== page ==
Turns out she uses the outdoors as her meditation and to reconnect herself to nature.  To Bekka, it’s like an art form to find a good hike and take a great picture.  I thought her photography spoke to me like art and I wanted to copy a project that Lawrence Ferlinghetti accomplished in 1990. “When I Look at Pictures” takes famous paintings and combines them with original poems about each one, all written by Ferlinghetti.  I love that book and I was mesmerized at the simplicity of the concept and the complexity of each individual poem.  It forever made me look at a few famous paintings differently.  I wanted to do that with Bekka’s photos.  I wanted to tell a little story about each one.

Photo by Bekka Burton

I tried and tried.  But I just kept falling short of anything that I would want to publish and I didn’t want to use these photos for something that I didn’t truly believe in.  So I wrote Bekka and asked for her help.  I wanted to at least come up with a title so that maybe I could be spurred into action.  She used the word ‘ruminate’ and said “That’s what I do when I’m in nature. I could sit and watch a babbling brook for hours and never get bored”.  And suddenly I remembered something that I had completely forgotten about.  And it has to do with Milk.

My freshman year I made a friend named Mike Sood.  He was a naïve and goofy guy with a big heart and a lovable disposition.  He was a big, body building type, with square shoulders and a tiny round waist and he spoke like the stereotypical jock from a John Hughes movie.  But once you got past the outer shell, he was incredibly deep and intelligent and really liked to talk at length about humanity, religion, and emotion.  I liked Mike a great deal, even though the first couple of time we met we didn’t really care for each other.  One time we even got into a fight.  I lost.  His nickname was Milk and that’s what everyone called him.  At times I forgot his real name.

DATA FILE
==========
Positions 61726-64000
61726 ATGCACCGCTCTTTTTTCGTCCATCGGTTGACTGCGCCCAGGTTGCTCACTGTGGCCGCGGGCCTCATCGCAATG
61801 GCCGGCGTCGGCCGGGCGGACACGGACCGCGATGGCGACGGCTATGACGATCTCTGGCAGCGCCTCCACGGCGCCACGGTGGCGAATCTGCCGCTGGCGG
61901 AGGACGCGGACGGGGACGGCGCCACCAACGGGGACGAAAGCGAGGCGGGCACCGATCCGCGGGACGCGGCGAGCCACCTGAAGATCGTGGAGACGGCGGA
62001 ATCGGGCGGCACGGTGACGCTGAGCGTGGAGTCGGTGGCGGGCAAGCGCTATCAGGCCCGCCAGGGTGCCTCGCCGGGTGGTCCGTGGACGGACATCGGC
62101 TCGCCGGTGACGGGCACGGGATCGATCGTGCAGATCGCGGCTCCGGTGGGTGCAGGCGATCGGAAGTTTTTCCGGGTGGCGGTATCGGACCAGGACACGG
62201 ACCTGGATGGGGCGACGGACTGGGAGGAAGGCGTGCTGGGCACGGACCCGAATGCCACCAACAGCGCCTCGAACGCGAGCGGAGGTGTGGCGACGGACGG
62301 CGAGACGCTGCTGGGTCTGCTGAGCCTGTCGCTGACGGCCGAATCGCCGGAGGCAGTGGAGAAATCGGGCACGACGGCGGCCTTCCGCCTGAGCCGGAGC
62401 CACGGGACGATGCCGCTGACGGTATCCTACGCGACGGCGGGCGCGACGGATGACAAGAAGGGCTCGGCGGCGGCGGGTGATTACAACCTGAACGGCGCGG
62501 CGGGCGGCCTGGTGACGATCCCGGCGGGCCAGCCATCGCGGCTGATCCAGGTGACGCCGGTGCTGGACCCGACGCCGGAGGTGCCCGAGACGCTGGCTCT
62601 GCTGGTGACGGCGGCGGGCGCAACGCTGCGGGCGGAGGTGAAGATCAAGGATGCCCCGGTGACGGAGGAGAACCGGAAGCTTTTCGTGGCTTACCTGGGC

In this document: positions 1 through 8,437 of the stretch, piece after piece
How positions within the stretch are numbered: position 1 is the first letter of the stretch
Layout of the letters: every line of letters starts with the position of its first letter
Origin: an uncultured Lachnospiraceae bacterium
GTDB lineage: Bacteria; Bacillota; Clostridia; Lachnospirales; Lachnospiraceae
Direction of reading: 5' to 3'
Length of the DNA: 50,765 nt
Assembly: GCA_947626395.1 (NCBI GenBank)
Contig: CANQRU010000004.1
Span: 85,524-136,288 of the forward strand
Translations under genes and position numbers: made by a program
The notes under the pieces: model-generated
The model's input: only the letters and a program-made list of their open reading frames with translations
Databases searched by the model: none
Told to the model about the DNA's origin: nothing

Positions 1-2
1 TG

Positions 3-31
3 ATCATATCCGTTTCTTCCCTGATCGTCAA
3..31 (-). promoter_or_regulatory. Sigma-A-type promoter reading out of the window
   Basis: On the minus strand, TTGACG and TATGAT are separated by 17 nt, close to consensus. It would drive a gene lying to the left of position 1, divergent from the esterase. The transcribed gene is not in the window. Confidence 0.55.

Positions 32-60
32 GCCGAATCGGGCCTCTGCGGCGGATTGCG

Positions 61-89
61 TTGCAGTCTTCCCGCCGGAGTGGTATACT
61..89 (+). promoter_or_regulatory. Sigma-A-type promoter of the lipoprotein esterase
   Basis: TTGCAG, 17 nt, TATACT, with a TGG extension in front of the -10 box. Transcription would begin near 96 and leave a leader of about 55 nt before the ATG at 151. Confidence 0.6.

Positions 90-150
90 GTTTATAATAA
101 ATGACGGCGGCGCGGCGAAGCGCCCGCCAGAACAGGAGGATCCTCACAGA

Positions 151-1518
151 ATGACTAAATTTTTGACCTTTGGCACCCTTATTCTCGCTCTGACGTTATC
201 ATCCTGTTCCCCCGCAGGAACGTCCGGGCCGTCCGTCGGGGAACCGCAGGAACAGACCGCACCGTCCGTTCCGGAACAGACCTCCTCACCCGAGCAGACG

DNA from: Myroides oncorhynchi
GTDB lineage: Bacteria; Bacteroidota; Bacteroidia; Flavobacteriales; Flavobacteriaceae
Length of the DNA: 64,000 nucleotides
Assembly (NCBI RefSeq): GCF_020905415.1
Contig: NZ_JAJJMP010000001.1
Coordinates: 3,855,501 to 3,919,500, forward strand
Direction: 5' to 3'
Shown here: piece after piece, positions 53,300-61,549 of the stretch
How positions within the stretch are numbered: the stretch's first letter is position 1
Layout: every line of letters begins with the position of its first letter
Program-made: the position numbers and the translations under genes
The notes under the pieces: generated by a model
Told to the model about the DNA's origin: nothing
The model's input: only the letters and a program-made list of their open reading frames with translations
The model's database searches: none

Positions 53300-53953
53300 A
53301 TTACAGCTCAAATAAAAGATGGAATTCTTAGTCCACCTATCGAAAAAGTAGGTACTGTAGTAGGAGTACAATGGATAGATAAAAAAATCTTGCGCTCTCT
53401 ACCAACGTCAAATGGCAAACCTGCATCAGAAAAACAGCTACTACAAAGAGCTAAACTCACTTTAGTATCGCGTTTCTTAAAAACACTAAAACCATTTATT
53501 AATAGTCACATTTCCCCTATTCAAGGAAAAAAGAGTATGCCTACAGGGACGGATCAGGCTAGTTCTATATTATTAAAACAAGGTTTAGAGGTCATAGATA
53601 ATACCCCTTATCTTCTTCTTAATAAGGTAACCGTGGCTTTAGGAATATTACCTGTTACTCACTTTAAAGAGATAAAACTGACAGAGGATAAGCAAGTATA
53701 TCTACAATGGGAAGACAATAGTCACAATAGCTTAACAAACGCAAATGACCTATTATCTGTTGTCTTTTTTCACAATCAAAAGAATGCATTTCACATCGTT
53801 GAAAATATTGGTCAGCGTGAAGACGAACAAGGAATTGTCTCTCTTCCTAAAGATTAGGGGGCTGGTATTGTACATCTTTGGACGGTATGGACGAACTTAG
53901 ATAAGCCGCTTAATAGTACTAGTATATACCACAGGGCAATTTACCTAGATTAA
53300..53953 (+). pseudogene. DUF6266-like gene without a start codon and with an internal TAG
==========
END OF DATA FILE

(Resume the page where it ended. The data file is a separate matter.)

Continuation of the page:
But one time we were out drinking and were talking about the nearby Shawangunk Mountains. We decided that in the morning we were going to drive up there and hike around.  It was still winter, but there wasn’t much snow on the ground.  Of course we failed to realize there would be waist deep snow on the mountain. The next morning we went up there, froze half to death, thought about coming back, decided to stay, and continued on our hike.  There wasn’t anybody else up on the mountain that day.  It felt like ours.  It felt natural to be up there, walking along in silence, the crunch of the snow underneath our boots the only music, the wind whispering through the trees the only traffic, the noises of nature became the silence of our minds.  We sat on a ledge and had a snack, barely talking, taking it all in, and ruminating on a mountain, completely at ease.